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Consumption of Probiotic Lactobacillus fermentum MTCC: 5898-Fermented Milk Attenuates Dyslipidemia, Oxidative Stress, and Inflammation in Male Rats Fed on Cholesterol-Enriched Diet

Yadav, Radha, Khan, Suhail Hakeem, Mada, Sanusi Bello, Meena, Sunita, Kapila, Rajeev, Kapila, Suman
Probiotics and antimicrobial proteins 2019 v.11 no.2 pp. 509-518
Lactobacillus fermentum, antioxidant enzymes, blood serum, buffalo milk, cardiovascular diseases, catalase, coronary vessels, diet, enzyme activity, gene expression, glutathione peroxidase, high density lipoprotein cholesterol, hypercholesterolemia, inflammation, interleukin-6, kidneys, laboratory animals, lipid content, lipid peroxidation, liver, low density lipoprotein cholesterol, males, milk, oxidative stress, probiotics, rats, risk, superoxide dismutase, triacylglycerols, tumor necrosis factor-alpha, very low density lipoprotein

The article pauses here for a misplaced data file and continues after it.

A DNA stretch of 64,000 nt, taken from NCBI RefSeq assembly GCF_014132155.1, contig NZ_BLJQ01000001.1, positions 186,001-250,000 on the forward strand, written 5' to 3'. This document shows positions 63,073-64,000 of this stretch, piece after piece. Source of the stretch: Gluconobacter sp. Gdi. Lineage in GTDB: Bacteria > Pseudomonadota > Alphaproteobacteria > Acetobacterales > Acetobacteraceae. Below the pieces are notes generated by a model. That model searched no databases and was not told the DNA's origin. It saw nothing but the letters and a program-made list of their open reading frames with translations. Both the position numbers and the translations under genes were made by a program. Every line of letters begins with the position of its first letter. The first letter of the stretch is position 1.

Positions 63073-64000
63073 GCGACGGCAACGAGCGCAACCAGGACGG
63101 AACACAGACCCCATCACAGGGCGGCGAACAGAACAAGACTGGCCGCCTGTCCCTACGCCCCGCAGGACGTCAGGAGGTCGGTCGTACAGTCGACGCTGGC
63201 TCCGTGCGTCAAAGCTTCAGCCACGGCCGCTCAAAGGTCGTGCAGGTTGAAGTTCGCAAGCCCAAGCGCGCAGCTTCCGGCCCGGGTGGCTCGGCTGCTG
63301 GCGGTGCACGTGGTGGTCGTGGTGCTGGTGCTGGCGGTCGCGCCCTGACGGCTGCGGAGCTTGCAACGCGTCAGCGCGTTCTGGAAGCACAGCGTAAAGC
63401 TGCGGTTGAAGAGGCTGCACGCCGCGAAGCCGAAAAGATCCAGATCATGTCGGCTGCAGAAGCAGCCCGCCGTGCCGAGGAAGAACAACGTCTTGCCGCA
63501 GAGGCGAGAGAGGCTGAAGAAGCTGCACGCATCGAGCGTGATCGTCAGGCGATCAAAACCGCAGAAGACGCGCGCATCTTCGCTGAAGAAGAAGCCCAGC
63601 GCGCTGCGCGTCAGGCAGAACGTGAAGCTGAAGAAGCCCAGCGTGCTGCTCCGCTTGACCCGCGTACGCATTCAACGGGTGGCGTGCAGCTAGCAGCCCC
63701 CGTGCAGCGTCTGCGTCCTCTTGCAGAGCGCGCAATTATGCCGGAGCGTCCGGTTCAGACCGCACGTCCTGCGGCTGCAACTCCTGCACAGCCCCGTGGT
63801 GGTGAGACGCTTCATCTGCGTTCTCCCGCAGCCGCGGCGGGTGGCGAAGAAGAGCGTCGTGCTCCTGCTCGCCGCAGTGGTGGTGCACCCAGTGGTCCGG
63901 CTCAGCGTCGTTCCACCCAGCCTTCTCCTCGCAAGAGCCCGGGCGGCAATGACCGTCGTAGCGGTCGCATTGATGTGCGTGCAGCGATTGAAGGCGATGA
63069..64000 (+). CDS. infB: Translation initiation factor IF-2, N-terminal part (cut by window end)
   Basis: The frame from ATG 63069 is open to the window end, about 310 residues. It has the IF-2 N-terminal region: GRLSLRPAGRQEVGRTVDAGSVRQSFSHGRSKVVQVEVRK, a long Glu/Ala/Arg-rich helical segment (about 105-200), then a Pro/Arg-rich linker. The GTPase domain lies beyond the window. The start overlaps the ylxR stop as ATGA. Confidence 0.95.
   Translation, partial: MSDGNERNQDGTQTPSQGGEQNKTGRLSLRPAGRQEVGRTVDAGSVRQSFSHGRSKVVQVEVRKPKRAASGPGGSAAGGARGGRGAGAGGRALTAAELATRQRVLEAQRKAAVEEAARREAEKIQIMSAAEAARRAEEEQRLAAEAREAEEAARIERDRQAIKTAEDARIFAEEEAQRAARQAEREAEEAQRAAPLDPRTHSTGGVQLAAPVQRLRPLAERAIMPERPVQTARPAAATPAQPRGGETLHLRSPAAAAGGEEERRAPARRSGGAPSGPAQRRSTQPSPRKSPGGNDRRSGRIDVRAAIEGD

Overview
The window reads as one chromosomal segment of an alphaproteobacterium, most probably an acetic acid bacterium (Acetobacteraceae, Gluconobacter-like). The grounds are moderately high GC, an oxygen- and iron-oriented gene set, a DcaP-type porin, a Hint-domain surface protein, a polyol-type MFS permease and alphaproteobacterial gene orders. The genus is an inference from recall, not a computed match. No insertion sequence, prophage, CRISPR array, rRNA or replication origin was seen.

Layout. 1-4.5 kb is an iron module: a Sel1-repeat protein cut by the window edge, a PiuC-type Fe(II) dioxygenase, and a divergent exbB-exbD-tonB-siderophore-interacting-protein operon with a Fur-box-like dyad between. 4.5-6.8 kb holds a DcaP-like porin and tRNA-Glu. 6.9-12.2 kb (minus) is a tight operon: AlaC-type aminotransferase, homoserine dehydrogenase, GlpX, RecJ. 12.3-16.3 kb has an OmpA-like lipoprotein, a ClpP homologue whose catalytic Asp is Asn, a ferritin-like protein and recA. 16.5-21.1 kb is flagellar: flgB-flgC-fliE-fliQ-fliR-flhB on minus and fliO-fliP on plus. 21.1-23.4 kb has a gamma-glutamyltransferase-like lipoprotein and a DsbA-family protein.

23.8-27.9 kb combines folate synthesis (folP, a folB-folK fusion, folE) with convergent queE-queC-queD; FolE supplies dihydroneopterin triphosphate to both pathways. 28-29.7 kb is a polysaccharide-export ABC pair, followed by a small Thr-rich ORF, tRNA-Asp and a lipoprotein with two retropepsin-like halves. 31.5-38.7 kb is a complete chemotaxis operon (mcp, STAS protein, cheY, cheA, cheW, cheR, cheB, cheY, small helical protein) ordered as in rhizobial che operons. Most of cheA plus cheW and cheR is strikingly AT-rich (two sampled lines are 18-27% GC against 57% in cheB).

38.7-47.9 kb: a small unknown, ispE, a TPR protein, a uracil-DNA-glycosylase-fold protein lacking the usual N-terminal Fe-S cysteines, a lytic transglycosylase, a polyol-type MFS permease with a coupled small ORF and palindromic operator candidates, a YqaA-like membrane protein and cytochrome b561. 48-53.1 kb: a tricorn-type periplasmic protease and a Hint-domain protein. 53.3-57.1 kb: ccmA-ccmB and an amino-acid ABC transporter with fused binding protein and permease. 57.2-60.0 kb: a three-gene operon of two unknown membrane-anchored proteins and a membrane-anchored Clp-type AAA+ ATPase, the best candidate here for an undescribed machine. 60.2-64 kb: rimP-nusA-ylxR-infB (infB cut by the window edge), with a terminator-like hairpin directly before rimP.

There is a growing and alarming prevalence that increased serum cholesterol is closely related to increased cardiovascular disease risk. Probiotic consumption could be a safe and natural strategy to combat. Therefore, we sought to examine the cholesterol-lowering potential of co-supplementation of probiotic bacteria Lactobacillus fermentum MTCC: 5898-fermented buffalo milk (2.5% fat) in rats fed cholesterol-enriched diet. Male Wistar rats were divided into three groups on the basis of feed, viz. group 1, fed standard diet (SD); group 2, fed cholesterol-enriched diet (CED); and group 3, fed cholesterol-enriched diet along with L. fermentum MTCC: 5898-fermented milk (CED+LF) for 90 days. At the endpoint, significantly higher levels of serum total cholesterol, low-density lipoprotein cholesterol, triacylglycerols, very low density lipoprotein cholesterol, atherogenic index, coronary artery risk index, hepatic lipids, lipid peroxidation, and mRNA expression of inflammatory cytokines (TNF-α and IL-6) in the liver while significantly lower levels of serum high-density lipoprotein cholesterol and anti-oxidative enzyme activities, catalase, superoxide dismutase, and glutathione peroxidase in the liver and kidney were observed in the CED group compared to the SD group. Compared to the CED group, these adverse physiological alterations were found significantly improved in the CED+LF group. Hence, this study proposes that L. fermentum MTCC: 5898 is a potential probiotic bacteria that can be consumed to tackle hypercholesterolemia. Graphical Abstract ᅟ